I’d like to state for the record that I truly applaud anyone who feels comfortable in their own skin, despite their size. I’m not saying that we need to weigh X stone to be happy. I, however, am just over five foot one and my body simply cannot cope with being more than a size ten. I felt sluggish all the time. My face looked like it belonged to someone else. My mood was super low. For me, being healthy means eating well and exercising. I was not doing either of these things and subsequently in a perpetual cycle of feeling like crap. I did not like what I saw in the mirror.

So I changed it, through sheer hard work and determination. I learnt to cook and started properly utilising the gym membership I’d been paying for but not getting my money’s worth from. It was a slow burner, but it was an approach that has led to life long healthy habits being formed. I absolutely loved Kate’s piece about quitting slimming world, and learning to enjoy healthy food and exercise instead. Reminded me a lot of myself back in the early naughties. Essentially give up the yoyo dieting, go back to basics and you’ll see immediate results.

The long road to loving ourselves   

bemorewitwitwooIn order to love ourselves, and for it to last longer than one Instagram post, we have to be able to look in the mirror and like what we see. This goes way deeper than being a size whatever. It’s about owning our choices in life, and not allowing them to make us miserable. Believe me, even when we’re in the depths of despair, there are always choices to be made. The consequences will either enhance our wellbeing or destroy it further. It’s all very well and good having a “fuck it, I’m eating the cake” attitude. Providing of course that eating the cake doesn’t make you feel like shit afterwards.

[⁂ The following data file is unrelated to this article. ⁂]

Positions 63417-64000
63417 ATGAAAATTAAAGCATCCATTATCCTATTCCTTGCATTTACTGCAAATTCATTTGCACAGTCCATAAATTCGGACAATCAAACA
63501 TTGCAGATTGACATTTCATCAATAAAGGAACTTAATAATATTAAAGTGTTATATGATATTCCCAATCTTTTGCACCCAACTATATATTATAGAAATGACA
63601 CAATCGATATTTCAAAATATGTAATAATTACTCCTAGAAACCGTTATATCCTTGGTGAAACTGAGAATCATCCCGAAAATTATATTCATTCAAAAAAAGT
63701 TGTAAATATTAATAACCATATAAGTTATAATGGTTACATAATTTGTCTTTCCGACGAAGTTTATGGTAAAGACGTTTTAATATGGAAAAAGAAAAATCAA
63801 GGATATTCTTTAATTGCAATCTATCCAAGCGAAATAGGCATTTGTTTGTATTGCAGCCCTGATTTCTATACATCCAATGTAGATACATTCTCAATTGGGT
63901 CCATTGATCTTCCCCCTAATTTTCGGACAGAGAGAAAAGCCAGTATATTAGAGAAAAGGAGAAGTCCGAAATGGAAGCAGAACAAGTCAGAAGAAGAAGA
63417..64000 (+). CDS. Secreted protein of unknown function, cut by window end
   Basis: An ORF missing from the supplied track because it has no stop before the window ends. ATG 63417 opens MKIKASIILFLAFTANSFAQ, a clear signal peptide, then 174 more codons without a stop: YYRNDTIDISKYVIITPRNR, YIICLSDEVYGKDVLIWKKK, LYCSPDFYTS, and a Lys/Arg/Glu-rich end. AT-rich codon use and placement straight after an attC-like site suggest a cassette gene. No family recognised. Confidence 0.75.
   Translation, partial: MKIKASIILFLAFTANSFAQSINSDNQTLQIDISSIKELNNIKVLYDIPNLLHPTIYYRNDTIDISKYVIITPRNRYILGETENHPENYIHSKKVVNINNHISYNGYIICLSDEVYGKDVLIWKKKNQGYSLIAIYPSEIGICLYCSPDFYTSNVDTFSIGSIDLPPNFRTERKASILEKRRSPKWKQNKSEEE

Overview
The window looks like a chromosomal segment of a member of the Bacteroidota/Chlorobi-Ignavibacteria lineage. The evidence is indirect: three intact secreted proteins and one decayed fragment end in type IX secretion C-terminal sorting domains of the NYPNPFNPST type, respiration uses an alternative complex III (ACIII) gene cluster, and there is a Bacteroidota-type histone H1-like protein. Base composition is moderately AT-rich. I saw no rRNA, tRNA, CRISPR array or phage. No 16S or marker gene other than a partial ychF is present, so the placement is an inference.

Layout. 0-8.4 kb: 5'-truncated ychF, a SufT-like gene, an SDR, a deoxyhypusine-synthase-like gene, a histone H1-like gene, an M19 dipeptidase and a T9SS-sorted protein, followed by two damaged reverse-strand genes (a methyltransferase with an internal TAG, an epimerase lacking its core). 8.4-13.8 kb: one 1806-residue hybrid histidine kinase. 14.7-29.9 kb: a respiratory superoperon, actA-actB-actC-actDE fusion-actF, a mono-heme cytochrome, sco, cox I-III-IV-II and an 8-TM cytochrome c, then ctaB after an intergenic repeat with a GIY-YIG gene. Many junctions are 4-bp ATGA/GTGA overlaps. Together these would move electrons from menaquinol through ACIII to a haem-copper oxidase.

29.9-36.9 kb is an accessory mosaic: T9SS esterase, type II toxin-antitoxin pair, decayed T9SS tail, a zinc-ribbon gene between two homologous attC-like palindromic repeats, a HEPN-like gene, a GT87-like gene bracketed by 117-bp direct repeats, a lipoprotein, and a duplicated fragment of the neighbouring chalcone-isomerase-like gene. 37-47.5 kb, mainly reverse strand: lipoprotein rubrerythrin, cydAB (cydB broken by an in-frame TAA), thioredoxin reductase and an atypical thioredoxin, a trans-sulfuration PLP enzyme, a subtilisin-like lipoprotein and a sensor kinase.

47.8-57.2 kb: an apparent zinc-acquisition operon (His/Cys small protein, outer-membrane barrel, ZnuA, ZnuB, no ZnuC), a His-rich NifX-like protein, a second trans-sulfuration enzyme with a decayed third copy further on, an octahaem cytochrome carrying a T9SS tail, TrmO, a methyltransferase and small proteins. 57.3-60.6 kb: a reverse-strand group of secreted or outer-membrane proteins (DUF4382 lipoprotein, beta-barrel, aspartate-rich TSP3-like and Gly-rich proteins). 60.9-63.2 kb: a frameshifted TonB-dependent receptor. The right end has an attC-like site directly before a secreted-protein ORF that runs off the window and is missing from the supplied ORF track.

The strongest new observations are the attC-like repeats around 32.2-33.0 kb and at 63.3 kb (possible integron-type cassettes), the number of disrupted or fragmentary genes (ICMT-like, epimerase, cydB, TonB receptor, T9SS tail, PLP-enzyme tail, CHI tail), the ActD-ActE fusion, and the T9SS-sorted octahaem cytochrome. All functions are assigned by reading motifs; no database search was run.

My issues aren’t with food, they’re with booze. Last October I gave up drinking, and lasted three moths. When I come off the wagon as it were, I didn’t beat myself into the ground. I’d come to the stone cold sober conclusion that I was searching for happiness in all the wrong places. I thought my drinking was the root cause of so many of my problems in life, but giving up the booze did not help me solve them. Regular yoga, diffusing essential oils and eating clean does much more for my wellbeing than not drinking.

Again, this isn’t to say others don’t feel immense benefits from being sober. Abstinence is the only way for many. Short term abstinence has been vital for me several times now over the last decade. Moderation has always been my downfall, but I’m getting better at it and am determined to nail it over the next few years.